Roadmap for a Career-Ready Curriculum
Education in general, and higher education in particular, is on the brink of a huge disruption. Two big questions, which were once so well settled that we ceased asking them, are now up for grabs. What should young people be learning? And what sorts of credentials indicate they’re ready for the workforce? —Daniel H. Pink
There is little contestation that both higher education and the global labor market are undergoing rapid and remarkable change. What remains to be seen is the degree to which higher education can meet growing labor force demands for a breadth of durable skills (e.g., critical thinking, communication, creativity) and the degree to which employers will be engaged as active partners with colleges and universities in supporting, rather than devaluing, college credentials. We argue there is much to be gained in the partnership between higher education and employers, but that potential lies in confronting the exquisite tension between the world of learning and the world of work. As Pink suggests in the above quote, what might have once been assumed to be higher education’s self-evident role in supplying the breadth of skills necessary to address today’s workforce complexities is no longer so obvious.
Despite an abundance of public perception surveys pointing to widespread skepticism in the value of higher education, employers in fact remain consistent supporters of the college degree. AAC&U research has long highlighted employers’ endorsement of the skills and experiences students gain in college and their relevance to workforce success. For example, AAC&U’s most recent research, found that 83% of employers surveyed either “strongly” or “somewhat agreed” with the statement, “I am confident that higher education is preparing graduates to succeed in the workforce.” Nearly half of employers (48%) “strongly agreed” with this statement. It is the particularities of the skills and experiences that employers value, however, that provides the greatest clarity in finding the authentic alignment between college learning and workforce preparation. Increasingly, durable skills are in greatest demand.
The specific nature of individual jobs often obscures the fact that the very nature of work is imbued with a range of broad skills that not only allow for needed knowledge, efficiency and problem-solving within any one job but also empower workers to consistently upskill and reskill. Recent data from the Bureau of Labor Statistics (BLS) indicate that people born between 1957 and 1964 held an average of 12.7 jobs in their lifetime, half of which occurred between the ages of 18–24. The ability to successfully navigate the volume of occupational shifts over the course of one’s career trajectory speaks to a skillset that demands both the ability to fulfill job specific tasks and also a breadth of durable skills that can be transferred between work environments that enable flexibility, adaptability and collaboration.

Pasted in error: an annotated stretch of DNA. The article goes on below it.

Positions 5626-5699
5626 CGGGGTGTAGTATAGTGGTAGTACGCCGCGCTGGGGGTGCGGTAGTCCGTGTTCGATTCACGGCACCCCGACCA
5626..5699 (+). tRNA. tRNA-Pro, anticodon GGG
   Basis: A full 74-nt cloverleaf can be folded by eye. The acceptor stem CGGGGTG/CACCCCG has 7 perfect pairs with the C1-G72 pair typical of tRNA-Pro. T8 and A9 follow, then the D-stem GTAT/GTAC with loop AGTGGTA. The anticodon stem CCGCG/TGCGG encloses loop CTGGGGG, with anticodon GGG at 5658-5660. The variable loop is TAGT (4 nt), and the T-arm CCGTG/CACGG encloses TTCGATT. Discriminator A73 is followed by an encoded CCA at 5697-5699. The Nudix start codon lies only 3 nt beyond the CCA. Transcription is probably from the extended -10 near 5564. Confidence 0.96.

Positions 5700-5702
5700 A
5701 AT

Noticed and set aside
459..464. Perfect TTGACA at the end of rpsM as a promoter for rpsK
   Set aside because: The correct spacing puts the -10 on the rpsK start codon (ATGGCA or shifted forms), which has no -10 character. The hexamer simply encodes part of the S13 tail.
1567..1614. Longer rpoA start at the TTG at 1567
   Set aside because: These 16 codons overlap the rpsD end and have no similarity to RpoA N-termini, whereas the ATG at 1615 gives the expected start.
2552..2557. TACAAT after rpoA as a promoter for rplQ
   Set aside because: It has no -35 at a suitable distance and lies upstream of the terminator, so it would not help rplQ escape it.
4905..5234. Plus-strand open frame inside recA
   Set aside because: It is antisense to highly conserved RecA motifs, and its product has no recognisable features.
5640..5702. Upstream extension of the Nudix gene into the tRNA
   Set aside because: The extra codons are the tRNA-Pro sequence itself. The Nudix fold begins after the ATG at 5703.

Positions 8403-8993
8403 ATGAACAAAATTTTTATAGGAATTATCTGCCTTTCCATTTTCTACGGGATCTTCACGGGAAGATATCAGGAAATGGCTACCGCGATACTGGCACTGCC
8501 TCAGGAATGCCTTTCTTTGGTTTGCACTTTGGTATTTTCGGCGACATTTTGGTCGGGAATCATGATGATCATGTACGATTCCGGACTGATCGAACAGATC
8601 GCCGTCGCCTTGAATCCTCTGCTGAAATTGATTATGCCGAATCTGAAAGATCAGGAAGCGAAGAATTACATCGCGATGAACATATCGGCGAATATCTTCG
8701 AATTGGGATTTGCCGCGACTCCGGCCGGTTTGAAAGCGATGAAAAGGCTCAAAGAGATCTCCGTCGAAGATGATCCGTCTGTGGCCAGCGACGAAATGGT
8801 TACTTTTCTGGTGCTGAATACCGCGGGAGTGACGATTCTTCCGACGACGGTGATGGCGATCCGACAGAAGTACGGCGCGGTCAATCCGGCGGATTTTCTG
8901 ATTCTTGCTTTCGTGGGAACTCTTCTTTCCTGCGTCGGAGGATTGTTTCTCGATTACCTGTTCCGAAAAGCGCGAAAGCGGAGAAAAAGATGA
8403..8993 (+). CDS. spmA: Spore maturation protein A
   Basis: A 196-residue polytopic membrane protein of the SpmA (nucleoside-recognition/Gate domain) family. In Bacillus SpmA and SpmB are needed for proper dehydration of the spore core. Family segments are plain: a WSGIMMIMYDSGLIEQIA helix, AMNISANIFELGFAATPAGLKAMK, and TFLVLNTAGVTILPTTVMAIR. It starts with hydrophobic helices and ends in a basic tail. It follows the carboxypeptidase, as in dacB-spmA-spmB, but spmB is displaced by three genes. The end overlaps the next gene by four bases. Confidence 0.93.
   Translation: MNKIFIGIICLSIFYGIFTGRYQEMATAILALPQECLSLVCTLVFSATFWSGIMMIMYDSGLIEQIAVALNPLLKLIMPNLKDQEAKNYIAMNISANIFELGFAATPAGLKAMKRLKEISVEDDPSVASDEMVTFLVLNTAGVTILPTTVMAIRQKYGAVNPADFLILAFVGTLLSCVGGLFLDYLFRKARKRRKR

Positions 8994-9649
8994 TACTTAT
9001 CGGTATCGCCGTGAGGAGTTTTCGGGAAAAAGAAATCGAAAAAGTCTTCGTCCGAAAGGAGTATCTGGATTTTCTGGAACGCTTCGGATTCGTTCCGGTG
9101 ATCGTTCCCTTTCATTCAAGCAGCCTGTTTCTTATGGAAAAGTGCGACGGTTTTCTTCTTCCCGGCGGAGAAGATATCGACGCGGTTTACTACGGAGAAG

Moreover, there is wide and enduring evidence that we can name what comprises durable skills. AAC&U research, for example, has consistently pointed to the relevance of communication, problem-solving, critical thinking and the ability to work in diverse teams. Importantly, these are the very skills represented in AAC&U’s list of Essential Learning Outcomes—a skills framework that has been widely adopted since its release in 2007 to inform college curricula, from general education to the majors, across higher education institutions. AAC&U’s most recent employer research also points to the importance of mindsets and dispositions such as work ethic, resilience and persistence, motivation and initiative as equally critical along other durable skills for equipping graduates with a full complement of abilities.
In addition to durable skills, the ways in which those skills are applied within learning environments to prepare for workforce success represents another point of alignment between higher education and employers. Specifically, AAC&U research shows that the more colleges and universities embed high-impact practices—a set of educationally effective learning practices—to deepen and promote students’ learning, the more interest college graduates will receive on the job market. While internships are often viewed as an essential preparatory experience for workforce success, AAC&U’s research shows that a strong majority of employers value a wide range of learning experiences that allow students to apply durable skills including navigating a work-study, taking on leadership roles, developing a portfolio and working with people from diverse backgrounds.
Microcredentials as an Enabler